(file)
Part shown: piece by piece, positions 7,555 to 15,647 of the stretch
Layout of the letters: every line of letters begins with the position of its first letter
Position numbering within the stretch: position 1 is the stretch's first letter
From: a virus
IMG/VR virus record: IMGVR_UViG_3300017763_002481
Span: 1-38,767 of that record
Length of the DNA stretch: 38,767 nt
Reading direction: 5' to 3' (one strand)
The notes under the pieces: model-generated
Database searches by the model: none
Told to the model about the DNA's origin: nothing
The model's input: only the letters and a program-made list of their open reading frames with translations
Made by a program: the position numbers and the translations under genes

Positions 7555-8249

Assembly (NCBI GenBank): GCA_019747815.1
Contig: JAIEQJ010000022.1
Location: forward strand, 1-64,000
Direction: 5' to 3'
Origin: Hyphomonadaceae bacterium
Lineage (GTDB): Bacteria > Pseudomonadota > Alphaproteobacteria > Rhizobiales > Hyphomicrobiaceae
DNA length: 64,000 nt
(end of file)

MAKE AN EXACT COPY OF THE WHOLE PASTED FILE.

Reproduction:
Part shown: piece by piece, positions 7,555 to 15,647 of the stretch
Layout of the letters: every line of letters begins with the position of its first letter
Position numbering within the stretch: position 1 is the stretch's first letter
From: a virus
IMG/VR virus record: IMGVR_UViG_3300017763_002481
Span: 1-38,767 of that record
Length of the DNA stretch: 38,767 nt
Reading direction: 5' to 3' (one strand)
The notes under the pieces: model-generated
Database searches by the model: none
Told to the model about the DNA's origin: nothing
The model's input: only the letters and a program-made list of their open reading frames with translations
Made by a program: the position numbers and the translations under genes

Positions 7555-8249

Assembly (NCBI GenBank): GCA_019747815.1
Contig: JAIEQJ010000022.1
Location: forward strand, 1-64,000
Direction: 5' to 3'
Origin: Hyphomonadaceae bacterium
Lineage (GTDB): Bacteria > Pseudomonadota > Alphaproteobacteria > Rhizobiales > Hyphomicrobiaceae
DNA length: 64,000 nt